Does anyone else think Hans Zimmer was a better composer than Mozart?
Zimmer is decent. Got nothing on James Horner, though.
If you like 4 chords, then sure.
(One must remember that Zimmer has access to far more developed instruments and technology than Mozart did, so arguments referring to "better orchestral textures" by Zimmer are somewhat redundant, or at least an unfair comparison).
Braveheart and Avatar OST I have about 100 plays in iPlayer. Titanic is pretty great.
Thomas Newman is great, too. Road to Perdition, American Beauty, Green Mile.
Zimmer's scores are not dynamic enough for me. Just a buzz in the background at different pitches.
Can't really compare. Both are different genre and both are from different time periods. The ideas of music back then is very different. Why not try and compare romantic era composers to Han Zimmers? Romantic era music has a lot more to do with expression of feelings. Han Zimmers music also tries to play with emotions.
I've never really 'got' Zimmer. Loads of my mates went to see him live and thought it was great.
I think I actually prefer John Williams to Zimmer. I think Williams' has made so many "classic" sound tracks that create actual emotional responses in people (not that Zimmer's scores don't evoke emotional responses of course). Maybe it's the era thing though with Williams being especially prevalent in the late 70s/80s (not that his career hasn't continued to grow since then) a time when the block buster culture seemed to really grow and films still relied on more traditional style scoring. Now, film production is different, particularly in the sound track department- the lines between what is a sound track/score and what is sound design are growing increasingly more blurred and this is where I think Zimmer excels. Of course he can and has made epic "traditional" style scores- things like Pirates of the Caribbean because it sounds "piratey" amongst way more but what's really impressive is how he uses things like a ticking clock or the Shepard tone for example which can be considered non traditional scoring techniques. It's this I believe that adds to the whole experience- hearing amazing music without consciously thinking about the music and then being taken of out of the perceived reality of the film. Times have changed and as has the role of the score in my opinion.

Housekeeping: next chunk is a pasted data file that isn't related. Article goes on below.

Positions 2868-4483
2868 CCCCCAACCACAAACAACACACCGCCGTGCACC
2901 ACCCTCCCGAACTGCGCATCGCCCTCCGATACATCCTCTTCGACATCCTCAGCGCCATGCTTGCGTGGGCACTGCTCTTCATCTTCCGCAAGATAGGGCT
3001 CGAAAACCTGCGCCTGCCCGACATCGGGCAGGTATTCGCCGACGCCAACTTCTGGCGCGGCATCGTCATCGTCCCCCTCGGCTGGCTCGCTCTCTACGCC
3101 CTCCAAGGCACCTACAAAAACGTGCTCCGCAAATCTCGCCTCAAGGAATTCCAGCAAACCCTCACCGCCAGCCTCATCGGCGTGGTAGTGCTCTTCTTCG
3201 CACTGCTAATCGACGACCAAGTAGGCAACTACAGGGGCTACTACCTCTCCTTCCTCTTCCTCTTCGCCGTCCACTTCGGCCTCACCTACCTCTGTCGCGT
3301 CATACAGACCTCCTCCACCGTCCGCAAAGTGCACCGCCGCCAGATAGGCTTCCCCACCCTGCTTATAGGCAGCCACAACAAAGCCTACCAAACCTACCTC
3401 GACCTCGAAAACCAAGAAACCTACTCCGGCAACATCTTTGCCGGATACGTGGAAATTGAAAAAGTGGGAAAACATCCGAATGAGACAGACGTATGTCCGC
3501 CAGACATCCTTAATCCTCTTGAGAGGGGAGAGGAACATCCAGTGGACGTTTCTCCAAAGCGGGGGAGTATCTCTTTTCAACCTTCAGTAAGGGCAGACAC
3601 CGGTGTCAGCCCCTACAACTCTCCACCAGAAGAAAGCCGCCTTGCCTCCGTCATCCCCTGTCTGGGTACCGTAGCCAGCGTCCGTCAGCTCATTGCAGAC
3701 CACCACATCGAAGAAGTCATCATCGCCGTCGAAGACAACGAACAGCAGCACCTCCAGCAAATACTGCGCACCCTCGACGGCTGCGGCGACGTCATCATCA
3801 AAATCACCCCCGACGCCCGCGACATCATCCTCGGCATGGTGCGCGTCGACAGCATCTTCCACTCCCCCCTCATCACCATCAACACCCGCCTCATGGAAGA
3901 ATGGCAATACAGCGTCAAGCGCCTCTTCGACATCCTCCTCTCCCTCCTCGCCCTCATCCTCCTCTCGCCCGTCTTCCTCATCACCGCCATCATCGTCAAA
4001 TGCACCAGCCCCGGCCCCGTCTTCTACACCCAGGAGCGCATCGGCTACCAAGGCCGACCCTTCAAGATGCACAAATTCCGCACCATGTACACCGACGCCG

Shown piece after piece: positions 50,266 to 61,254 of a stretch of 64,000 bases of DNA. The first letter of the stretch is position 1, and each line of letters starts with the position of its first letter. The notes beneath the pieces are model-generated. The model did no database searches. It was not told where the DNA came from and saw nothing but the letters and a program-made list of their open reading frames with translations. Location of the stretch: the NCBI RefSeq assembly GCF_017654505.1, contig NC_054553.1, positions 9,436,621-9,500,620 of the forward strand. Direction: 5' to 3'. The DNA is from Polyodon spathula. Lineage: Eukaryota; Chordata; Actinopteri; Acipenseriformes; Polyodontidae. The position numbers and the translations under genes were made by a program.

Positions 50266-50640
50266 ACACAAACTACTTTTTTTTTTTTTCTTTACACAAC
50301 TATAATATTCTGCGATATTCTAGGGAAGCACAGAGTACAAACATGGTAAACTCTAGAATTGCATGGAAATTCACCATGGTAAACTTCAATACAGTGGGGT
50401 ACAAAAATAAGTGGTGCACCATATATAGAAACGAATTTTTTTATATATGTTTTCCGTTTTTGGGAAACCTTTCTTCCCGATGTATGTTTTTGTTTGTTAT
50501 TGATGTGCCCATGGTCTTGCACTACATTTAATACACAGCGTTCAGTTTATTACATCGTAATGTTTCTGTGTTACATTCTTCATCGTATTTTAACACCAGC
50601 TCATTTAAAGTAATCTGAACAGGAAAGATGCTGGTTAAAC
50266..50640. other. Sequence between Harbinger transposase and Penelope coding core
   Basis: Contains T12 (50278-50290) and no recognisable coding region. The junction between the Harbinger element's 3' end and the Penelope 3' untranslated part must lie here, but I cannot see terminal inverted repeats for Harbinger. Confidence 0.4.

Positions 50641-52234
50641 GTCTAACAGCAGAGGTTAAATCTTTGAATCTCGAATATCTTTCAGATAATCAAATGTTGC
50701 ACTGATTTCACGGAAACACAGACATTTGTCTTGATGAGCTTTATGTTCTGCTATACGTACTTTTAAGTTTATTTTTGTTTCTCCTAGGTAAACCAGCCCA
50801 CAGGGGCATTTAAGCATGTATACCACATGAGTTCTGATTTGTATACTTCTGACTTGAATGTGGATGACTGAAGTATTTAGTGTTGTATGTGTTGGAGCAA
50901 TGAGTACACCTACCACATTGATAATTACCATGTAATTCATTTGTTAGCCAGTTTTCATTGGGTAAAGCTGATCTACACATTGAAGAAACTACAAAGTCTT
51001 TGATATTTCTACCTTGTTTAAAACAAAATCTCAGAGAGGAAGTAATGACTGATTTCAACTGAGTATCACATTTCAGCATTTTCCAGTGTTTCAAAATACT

As for Zimmer being a better composer then Mozart, I don't agree. Firstly as mentioned- the time frame is totally different, as was the understanding of music. Also, he achieved all that he did in just 35 years. His music is hugely iconic and his legacy has stood the test of time. Anyway that's enough rambling from me haha